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Saturday, February 16 , 2019, 2:39 am | Fair 50º


Brooks Institute Announces It Is Shuttering Operations in Ventura

After 70 years of educating college students aspiring to pursue careers in media, visual and communication arts, the Brooks Institute in Ventura has closed its doors indefinitely.

The for-profit school announced classes won’t continue in the fall, and that it has stopped enrolling new students.

“After considerable discussion and deliberation, the difficult decision has been made to close Brooks Institute,” transitions officer Kristen Howard wrote in a letter to students last week. “The campus will close completely, effective Oct. 31, 2016.”

Economic and regulatory pressures have had a significant negative impacts on the institution, according to Howard.

“We have attempted to mitigate this impact through contraction, strategic planning, and innovation, but with only limited success,” Howard said. “Because we do not expect the adverse conditions to change in the foreseeable future, our only remaining, responsible course of action is to proceed to closure.”

According to the letter, the closure is subject to approval from the California Bureau for Private Postsecondary Education, the Accrediting Council for Independent Colleges and Schools, and other regulators.

Howard said funds received to pay for the fall semester would be returned to students. Faculty is working to assist students to transfer to other schools, along with helping students find schools to finish their programs.

Student Adrian White, a 10-year U.S. Navy photojournalist who started in spring of 2015, is left without a school to go after Brooks abruptly closed.

White is participating in Paris in the Paris fashion and street photography summer classes offered at Brooks. He was in the middle of a photo shoot when a friend texted him the school was closing.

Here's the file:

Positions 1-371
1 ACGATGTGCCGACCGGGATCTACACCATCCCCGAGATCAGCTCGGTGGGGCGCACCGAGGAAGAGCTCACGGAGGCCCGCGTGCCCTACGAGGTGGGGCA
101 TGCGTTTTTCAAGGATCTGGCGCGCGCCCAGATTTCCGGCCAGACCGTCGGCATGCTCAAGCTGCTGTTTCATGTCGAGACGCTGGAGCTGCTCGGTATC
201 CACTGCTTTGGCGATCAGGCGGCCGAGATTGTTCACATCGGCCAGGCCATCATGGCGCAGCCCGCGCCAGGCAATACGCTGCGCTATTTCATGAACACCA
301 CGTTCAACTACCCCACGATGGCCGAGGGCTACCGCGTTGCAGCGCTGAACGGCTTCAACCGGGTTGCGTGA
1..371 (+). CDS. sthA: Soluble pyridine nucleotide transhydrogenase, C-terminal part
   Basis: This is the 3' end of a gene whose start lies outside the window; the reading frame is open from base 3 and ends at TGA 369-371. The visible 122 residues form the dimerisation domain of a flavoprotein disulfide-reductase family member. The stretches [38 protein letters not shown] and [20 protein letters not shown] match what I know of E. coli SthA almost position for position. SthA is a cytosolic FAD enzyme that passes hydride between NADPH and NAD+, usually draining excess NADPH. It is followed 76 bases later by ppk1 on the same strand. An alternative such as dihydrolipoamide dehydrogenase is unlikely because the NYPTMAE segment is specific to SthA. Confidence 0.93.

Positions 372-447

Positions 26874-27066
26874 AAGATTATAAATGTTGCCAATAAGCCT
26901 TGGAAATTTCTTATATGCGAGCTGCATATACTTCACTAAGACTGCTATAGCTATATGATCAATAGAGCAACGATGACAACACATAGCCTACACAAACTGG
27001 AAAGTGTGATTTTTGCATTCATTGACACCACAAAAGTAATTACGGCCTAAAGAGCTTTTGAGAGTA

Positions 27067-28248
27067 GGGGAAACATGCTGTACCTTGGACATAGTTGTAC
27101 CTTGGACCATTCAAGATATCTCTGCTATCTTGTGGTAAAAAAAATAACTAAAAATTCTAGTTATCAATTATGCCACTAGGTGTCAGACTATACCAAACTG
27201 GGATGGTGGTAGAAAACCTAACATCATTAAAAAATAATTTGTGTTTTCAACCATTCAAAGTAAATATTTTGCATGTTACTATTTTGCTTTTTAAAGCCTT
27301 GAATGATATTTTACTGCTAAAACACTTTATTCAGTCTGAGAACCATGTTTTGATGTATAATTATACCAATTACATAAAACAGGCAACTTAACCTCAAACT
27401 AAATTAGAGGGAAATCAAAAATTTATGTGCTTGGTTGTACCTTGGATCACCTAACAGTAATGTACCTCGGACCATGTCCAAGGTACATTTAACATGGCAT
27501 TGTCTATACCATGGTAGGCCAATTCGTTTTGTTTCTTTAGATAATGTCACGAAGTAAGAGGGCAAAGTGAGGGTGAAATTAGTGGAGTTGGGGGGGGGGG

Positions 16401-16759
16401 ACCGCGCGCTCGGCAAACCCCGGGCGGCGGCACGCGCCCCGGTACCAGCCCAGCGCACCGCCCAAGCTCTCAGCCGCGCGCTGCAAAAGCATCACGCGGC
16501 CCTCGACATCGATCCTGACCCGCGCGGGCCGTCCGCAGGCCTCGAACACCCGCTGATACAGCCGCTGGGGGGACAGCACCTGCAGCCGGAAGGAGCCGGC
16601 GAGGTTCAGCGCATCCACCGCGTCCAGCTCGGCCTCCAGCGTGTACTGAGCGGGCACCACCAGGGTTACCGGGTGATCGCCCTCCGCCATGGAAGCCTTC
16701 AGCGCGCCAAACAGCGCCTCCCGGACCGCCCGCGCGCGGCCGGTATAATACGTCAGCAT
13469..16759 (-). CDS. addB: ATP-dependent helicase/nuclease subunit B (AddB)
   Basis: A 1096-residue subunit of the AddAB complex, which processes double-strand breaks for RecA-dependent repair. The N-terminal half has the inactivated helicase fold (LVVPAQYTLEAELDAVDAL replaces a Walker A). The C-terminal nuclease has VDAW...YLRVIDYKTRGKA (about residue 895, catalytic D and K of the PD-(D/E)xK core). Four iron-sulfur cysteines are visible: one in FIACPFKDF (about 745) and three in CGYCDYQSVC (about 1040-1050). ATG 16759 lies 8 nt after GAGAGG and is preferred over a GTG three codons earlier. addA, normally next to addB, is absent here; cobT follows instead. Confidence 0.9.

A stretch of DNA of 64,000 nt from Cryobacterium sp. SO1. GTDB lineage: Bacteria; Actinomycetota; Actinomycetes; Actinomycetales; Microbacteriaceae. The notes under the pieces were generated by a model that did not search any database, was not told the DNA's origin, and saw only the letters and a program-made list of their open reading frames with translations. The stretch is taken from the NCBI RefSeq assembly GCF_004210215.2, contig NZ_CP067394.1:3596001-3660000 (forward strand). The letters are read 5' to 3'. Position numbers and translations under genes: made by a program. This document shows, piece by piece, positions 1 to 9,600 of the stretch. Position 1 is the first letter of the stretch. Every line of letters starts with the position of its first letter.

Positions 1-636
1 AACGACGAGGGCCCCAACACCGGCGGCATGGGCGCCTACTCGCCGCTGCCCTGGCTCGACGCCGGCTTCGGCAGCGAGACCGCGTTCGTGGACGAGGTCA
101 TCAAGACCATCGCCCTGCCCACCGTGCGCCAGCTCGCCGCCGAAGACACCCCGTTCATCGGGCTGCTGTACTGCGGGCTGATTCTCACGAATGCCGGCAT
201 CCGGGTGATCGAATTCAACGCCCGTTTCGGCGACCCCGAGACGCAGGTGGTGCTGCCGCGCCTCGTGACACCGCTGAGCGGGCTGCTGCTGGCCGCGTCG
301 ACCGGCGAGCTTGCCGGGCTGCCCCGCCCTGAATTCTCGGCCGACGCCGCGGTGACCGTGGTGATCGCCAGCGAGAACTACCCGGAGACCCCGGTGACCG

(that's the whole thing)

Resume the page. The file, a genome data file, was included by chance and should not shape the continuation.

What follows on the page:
“I almost dropped my camera. I couldn't believe it,” he said. “It's difficult to weigh my options when you're that far away. I don't even know what my options are at this point. This was kind of sprung on us. We all have major decisions to make.”

The 37-year-old father had five classes to complete before he graduated from Brooks Institute, and said he felt “devastated” when he found out.

“Yesterday as I walked the streets of Paris completing one of my final projects, I couldn't think of anything else except this huge thing that I'm dealing with,” White said. “Every step I took another question came up.”

As a military veteran, White qualifies on the G.I. Bill to help cover his education costs. He said he could pick any school internationally to attend, but Brooks was his choice because it had a reputation as one of the world's top photography schools.

“I separated from the military to attend the best photography school in the country,” White said. “The technical knowledge they bestowed on their students was second to none. Sadly, there's a chance that my military benefits were wasted on a school that I will not receive a degree from.”

The Ventura County Star reported that the school’s shut down occurred more than a week after the institute’s president, Edward Clift, was ousted, and a majority of the board of directors had also resigned.

Brooks was founded in 1945 by Ernest Brooks as the Brooks Institute of Photography.

Last year, the institute was bought by Gphomestay, a company known as Green Planet that specializes in finding homes for foreign exchange students studying abroad in the United States.

Brooks was the Massachusetts-based company’s first campus purchase.

The school relocated all of its Santa Barbara students, faculty and campus in 2015 to one larger location at 5301 N. Ventura Ave. in Ventura.

Before Career Education Corp. bought the school from the Brooks family in 1999, officials sold the campuses, stating “declining student enrollment and financial losses,” according to a statement released by Ron McCray, chairman and interim CEO.

Brooks graduates could receive a bachelors in film, graphic design, professional photography and visual journalism. Graduate programs offered master’s degrees in fine art photography, and scientific and technological imaging. 

Undergraduate tuition held a price tag of more than $80,000 without loans or scholarships.

Officials from Brooks Institute did not return phone calls seeking comment.

Noozhawk staff writer Brooke Holland can be reached at .(JavaScript must be enabled to view this email address). Follow Noozhawk on Twitter: @noozhawk, @NoozhawkNews and @NoozhawkBiz. Connect with Noozhawk on Facebook.

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